Dr. Freeland Dunker, 58, lives in Pacifica with his wife, Jackie, a veterinary technician, and their sons, Nick and Thomas, 19 and 15. They have two cats, a dog, an African spurred tortoise and a pet tarantula. He's also the vet at the Steinhart Aquarium at the California Academy of Sciences in San Francisco.
In a San Francisco Chronicle article, Freeland talks about his job at the aquarium, which is a lot more than just treating sick animals. Sometimes he has has to do unusual things like help an alligator who's eaten a shoe.
“With the aquarium's animal health staff, I oversee the health of the entire collection: the fish, the birds, the herps (reptiles and amphibians); their acquisition and the quarantine process that prevents diseases from entering the resident population; the nutritional aspect of what they eat. I give risk assessments to animal husbandry staff when they want to change how the animals are exhibited,” he said in the Chronicle article.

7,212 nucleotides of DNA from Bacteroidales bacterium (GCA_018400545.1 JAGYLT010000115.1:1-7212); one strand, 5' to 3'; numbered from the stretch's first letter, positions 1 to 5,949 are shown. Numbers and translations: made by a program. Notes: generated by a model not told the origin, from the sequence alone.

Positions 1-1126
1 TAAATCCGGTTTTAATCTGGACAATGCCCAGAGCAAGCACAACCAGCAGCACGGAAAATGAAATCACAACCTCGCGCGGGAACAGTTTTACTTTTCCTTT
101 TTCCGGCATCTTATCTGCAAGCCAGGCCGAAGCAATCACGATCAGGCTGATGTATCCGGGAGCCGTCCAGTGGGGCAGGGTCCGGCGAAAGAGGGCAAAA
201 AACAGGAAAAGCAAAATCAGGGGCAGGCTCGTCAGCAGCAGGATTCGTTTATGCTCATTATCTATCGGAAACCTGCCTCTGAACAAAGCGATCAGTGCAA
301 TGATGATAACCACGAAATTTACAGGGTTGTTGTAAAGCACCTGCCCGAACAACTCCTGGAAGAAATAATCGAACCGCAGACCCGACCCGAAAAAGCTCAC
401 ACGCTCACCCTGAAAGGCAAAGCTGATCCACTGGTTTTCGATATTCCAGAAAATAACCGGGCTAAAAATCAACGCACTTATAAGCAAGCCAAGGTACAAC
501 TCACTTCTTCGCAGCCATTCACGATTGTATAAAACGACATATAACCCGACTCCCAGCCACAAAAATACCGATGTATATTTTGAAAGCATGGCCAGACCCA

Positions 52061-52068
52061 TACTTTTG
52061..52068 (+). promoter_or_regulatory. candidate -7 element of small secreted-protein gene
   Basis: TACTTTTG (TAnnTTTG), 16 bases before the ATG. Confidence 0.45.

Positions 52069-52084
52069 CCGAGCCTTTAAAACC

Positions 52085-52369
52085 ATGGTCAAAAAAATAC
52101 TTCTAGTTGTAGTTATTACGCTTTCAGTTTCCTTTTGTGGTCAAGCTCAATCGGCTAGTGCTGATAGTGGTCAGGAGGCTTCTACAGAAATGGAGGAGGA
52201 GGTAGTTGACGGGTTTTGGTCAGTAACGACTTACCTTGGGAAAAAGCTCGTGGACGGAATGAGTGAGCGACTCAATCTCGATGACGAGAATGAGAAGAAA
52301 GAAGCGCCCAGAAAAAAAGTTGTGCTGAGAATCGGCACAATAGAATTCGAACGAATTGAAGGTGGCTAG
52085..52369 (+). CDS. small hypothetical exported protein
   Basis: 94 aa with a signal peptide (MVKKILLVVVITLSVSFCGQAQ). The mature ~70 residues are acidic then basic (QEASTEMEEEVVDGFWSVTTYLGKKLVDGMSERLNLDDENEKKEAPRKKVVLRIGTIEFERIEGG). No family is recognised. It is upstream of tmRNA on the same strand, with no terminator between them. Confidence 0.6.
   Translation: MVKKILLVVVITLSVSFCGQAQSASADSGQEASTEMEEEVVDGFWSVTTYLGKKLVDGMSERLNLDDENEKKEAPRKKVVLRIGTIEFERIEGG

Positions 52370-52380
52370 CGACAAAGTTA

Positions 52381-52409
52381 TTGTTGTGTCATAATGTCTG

Before working at the zoo, Freeland was the vet at the San Francisco zoo for 20 years, where “I was kicked in the face by a giraffe once. I had a big black eye, but I didn't break any bones. Another time a giraffe fell asleep and rolled over on top of me. I just didn't get out of the way quick enough."
Read the full interview in the San Francisco Chronicle story here.
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